City blasts Gusman in court over jail costs - FOX 8 WVUE New Orleans News, Weather, Sports

City blasts Gusman in court over jail costs

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Orleans Parish Sheriff Marlin Gusman on a tour of OPP (File) Orleans Parish Sheriff Marlin Gusman on a tour of OPP (File)
KEVIN McGILL
Associated Press

NEW ORLEANS (AP) - An attorney for the city of New Orleans questioned Orleans Parish Sheriff Marlin Gusman about expensive outside legal fees during a federal court hearing on reforms at the jail Gusman runs.

In hours of wide-ranging questions Monday about jail expenses, attorney Harry Rosenberg noted the sheriff's office spends roughly $1.7 million a year on one firm - an arrangement that Gusman says has been in effect since before he was elected in 2004. Gusman said he didn't have a detailed breakdown on the services provided.

The hearing is part of the court's work to determine how much Gusman needs to implement reforms embodied in an agreement he made with the U.S. Justice Department to improve conditions at the notoriously violent and rundown jail complex, which is funded by the city. The pact was reached in December. Africk formally approved it earlier this month over objections from Mayor Mitch Landrieu's administration amid concerns that the financially strapped city cannot afford it.

Rosenberg touched on a variety of expenditures big and small in his questioning. He was cut off as he raised questions about campaign contributions from at least two people or businesses that had contracts with the jail. Objections from Gusman's lawyer were sustained by Africk, who also ended questions about a guilty plea by one former contractor, Richard Molenaar III. Molenaar recently pleaded guilty to bribing John Sens, the former director of purchasing for the sheriff's office, who pleaded guilty in March to taking kickbacks in the bid-rigging scheme.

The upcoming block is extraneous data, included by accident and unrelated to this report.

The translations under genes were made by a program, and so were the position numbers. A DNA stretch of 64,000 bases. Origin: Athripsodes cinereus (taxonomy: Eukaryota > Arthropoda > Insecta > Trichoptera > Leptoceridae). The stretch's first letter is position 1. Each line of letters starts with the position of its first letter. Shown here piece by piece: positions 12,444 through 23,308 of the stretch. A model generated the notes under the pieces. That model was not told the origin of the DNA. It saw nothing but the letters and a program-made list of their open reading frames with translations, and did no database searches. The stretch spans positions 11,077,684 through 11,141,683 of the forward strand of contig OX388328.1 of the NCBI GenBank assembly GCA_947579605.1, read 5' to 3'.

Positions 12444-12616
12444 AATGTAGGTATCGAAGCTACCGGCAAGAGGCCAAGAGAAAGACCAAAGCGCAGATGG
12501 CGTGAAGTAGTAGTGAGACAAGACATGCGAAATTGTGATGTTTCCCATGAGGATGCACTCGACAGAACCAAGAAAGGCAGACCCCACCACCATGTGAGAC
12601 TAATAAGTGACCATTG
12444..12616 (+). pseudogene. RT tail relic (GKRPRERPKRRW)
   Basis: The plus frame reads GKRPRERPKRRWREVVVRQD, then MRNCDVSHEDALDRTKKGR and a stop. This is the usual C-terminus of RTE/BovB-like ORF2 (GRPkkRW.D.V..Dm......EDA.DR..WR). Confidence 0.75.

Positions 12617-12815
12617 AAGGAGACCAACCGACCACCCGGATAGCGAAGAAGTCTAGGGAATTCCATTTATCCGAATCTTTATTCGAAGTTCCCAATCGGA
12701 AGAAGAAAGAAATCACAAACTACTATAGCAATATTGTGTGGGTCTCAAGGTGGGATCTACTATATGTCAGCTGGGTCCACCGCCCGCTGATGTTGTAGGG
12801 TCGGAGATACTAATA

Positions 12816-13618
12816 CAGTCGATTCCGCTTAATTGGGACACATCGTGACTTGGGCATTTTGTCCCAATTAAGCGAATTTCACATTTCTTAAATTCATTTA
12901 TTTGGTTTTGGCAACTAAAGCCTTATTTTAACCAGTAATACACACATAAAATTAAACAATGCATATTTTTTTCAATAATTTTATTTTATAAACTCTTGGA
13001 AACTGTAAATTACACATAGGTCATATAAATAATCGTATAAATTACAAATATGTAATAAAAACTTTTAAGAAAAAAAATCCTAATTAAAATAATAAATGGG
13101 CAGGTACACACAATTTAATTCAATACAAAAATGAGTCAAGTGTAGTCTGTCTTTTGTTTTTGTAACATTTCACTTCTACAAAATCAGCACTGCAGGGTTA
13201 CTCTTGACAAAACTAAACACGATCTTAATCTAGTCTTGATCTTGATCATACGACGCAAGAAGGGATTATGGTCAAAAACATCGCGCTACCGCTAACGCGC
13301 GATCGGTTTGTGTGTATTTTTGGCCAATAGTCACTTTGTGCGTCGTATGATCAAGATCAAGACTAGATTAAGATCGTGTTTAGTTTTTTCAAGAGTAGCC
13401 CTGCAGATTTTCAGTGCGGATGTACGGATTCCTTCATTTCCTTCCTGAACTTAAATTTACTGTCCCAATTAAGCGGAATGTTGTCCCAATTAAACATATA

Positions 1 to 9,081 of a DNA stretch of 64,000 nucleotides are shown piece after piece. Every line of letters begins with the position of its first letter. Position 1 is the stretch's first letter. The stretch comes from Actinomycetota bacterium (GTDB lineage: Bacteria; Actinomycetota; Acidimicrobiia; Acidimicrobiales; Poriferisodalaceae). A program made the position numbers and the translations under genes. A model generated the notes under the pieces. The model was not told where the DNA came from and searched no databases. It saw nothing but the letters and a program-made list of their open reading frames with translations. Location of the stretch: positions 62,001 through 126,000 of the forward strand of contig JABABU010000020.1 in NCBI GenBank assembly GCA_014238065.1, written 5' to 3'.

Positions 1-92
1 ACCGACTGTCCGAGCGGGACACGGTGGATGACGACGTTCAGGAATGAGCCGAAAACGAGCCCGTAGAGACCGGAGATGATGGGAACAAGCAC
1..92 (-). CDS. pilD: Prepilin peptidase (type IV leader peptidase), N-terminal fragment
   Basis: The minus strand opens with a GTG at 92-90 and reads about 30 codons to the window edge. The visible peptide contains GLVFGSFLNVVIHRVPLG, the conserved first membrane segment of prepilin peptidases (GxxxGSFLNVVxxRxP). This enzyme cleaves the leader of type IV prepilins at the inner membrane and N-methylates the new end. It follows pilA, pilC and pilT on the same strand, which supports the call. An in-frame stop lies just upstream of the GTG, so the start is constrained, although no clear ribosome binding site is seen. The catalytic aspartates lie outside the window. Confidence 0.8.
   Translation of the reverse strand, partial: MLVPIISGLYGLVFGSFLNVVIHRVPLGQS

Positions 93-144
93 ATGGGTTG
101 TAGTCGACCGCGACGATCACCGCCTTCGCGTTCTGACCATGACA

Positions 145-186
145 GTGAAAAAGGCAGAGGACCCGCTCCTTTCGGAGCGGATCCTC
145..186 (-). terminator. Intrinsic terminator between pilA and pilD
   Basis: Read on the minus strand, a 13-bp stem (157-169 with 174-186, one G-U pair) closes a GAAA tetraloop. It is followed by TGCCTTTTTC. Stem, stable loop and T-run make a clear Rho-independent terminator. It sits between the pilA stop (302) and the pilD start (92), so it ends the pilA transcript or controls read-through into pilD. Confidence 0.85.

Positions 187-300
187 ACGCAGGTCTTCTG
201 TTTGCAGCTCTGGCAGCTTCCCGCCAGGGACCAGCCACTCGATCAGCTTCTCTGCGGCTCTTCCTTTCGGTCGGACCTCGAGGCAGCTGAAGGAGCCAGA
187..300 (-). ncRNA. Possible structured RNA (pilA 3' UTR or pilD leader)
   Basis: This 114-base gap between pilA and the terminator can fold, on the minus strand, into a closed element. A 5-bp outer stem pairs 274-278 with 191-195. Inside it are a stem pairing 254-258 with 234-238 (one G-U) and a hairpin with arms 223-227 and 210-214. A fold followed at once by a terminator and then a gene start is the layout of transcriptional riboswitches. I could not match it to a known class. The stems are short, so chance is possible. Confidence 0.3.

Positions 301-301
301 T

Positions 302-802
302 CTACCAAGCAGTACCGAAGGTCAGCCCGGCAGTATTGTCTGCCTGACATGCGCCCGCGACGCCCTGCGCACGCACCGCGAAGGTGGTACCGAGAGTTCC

Gusman says he needs more than the $23 million the city currently turns over to run the jail. While the sheriff costs have gone up, especially medical costs, the city maintains that inmate populations and annual bookings are going down. City officials have accused Gusman of mismanaging the lockup and have asked Africk to appoint someone to run the jail in place of Gusman.

The reform agreement was the result of a lawsuit filed by the Southern Poverty Law Center on behalf of inmates in April 2012. The Justice Department later intervened in the class-action suit.

The agreement, known as a consent decree, calls for Gusman to provide adequate medical and mental health care and overhaul policies on use of force and rape prevention, among other reforms that are expected to require more money for personnel.

The city's accusations of mismanagement by Gusman have included release earlier this year of an inmate-made video showing brazen drug use, gambling, beer drinking and the brandishing of a loaded handgun in a cell in a now-closed part of the jail complex. Inmates testified about sexual assaults and beatings at the hands of guards or other inmates. Prison experts said treatment for mental or physical conditions was badly lacking and that violent inmates were often mixed in with vulnerable ones.

The sheriff, even while downplaying problems at the jail, said the agreement will aid reform, and he said the city inadequately funds the jail.

Lawyers for the SPLC and the Justice Department also attended Monday's hearing.

In opening arguments, Justice Department lawyer Laura Coon expressed the worry that the dispute between the city and sheriff will delay improvements at the jail, formally known as the Orleans Parish Prison. "Now is the time for the sheriff and the city to take ownership of the problem," she said.

(Copyright 2013 The Associated Press. All rights reserved. This material may not be published, broadcast, rewritten or redistributed.)


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